even I could appreciate. Trigger too was spectacular; in fact, in fact,
it was absolutely perfect–3-1/2 pounds, no creep, no overtravel (I
would later comment that you knew you’d tripped the hammer when the
gun reared up in front of your face). Truly, that factory trigger
tuning had indeed been everything Ruger’s advertising had claimed
it was in 1964. Even hammer action had a unique feel to it as there
were but two hammer positions–full-down and full-cock–and, of course,
no cylinder to rotate; hence, gone was the assortment of “clicks
‘n’ clunks” one normally hears and feels when cocking a
Ruger SA wheelgun.



Other features though were “Blackhawk all the way”;
sights were of the characteristic Ruger adjustable variety–which is to
say excellent, though not perfect for my tastes (ramp fronts tend to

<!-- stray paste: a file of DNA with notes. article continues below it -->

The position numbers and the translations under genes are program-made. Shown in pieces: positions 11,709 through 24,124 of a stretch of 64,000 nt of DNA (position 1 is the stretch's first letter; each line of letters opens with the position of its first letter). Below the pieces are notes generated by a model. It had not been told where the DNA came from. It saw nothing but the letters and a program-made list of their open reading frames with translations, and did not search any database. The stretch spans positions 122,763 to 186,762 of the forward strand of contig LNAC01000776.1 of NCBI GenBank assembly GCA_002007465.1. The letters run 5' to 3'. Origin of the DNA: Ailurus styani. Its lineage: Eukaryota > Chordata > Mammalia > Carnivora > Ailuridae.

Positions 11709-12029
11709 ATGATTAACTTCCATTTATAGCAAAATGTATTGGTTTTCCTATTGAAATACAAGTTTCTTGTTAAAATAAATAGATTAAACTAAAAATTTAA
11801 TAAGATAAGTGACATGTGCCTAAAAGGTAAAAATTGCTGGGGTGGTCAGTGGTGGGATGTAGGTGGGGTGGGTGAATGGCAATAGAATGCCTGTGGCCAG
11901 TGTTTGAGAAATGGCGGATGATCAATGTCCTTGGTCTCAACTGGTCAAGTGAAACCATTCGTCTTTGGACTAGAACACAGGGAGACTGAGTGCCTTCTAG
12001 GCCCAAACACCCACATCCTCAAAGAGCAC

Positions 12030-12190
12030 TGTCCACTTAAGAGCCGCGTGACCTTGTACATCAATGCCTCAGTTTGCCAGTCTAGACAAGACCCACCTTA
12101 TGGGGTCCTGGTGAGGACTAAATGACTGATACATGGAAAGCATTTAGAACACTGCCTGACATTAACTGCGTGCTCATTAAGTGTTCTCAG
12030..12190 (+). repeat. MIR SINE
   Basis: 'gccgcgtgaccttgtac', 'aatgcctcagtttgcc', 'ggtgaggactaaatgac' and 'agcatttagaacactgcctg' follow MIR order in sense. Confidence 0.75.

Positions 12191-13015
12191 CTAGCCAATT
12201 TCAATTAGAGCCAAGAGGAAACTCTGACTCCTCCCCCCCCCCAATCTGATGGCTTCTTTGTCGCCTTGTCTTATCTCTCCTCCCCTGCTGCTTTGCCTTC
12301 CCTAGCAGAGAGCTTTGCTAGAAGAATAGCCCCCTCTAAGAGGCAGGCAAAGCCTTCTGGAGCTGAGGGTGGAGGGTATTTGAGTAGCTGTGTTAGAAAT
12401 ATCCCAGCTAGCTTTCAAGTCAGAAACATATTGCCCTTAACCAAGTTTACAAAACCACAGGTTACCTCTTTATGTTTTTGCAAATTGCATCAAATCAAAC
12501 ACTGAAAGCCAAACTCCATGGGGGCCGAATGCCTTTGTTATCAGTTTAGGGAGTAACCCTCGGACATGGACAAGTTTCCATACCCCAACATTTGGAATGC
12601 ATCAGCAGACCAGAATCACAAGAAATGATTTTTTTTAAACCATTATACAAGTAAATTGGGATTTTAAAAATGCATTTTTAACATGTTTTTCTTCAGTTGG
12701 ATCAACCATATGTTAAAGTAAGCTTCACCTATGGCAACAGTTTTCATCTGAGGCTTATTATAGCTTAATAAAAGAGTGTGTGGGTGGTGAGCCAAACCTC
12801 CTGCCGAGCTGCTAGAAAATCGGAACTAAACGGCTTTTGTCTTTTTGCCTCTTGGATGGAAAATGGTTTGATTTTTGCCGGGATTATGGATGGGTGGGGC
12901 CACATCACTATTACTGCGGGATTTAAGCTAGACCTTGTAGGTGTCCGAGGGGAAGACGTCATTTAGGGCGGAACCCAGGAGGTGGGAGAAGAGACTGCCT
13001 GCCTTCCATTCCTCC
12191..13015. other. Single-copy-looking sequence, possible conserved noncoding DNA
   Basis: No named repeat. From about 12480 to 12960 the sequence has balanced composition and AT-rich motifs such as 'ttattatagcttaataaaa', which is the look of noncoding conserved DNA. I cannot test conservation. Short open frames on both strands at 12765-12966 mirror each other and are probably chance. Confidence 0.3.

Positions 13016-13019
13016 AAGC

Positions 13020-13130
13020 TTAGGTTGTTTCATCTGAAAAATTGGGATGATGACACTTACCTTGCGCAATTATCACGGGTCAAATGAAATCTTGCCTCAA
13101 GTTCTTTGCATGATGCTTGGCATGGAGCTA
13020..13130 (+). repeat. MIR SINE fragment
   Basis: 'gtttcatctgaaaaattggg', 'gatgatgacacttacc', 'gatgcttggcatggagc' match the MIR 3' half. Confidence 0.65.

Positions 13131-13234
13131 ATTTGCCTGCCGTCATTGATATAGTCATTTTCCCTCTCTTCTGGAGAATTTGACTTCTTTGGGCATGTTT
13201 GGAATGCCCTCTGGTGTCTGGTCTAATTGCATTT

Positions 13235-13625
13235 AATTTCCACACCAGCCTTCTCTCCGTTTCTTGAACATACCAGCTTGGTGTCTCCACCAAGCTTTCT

catch light under some conditions and offer little to compensate for
this vice on a sporting pistol). The butt was pure Ruger
plowhandle–super-comfortable to me–but not to others.



As for the Hawkeye manual-of-arms, this was easily mastered with a
single try. To load, simply thumb in the breechblock lock plunger
located on the pistol’s left side while sumltaneously rotating the
breechblock counter-clockwise as far as it will go. Then drop a .256
round into the barrel and rotate the breechblock clockwise until it
locks again. Cock the hammer, press the trigger, and the pistol will
fire. Unloading is accomplished by re-opening the breechblock and using
the extractor rod. All of which is in no sense complicated, though it
is slow, even for a single shot.



In any event, with the basics of Hawkeye operation now
second-nature to this writer, accuracy trials with the Ruger were
undertaken from the 25-meter bench. Initial shots yielded a variety of
impressions, not the least of which was that Hawkeye represented one
sweet-shooting instrument. That super-trigger and those thoroughly
functional sights made for a gun which literally wanted to shoot well.
The mild recoil helped matters still further: kick was about what one
would expect from a +P load in a mid-fram .38 Special. And, of course,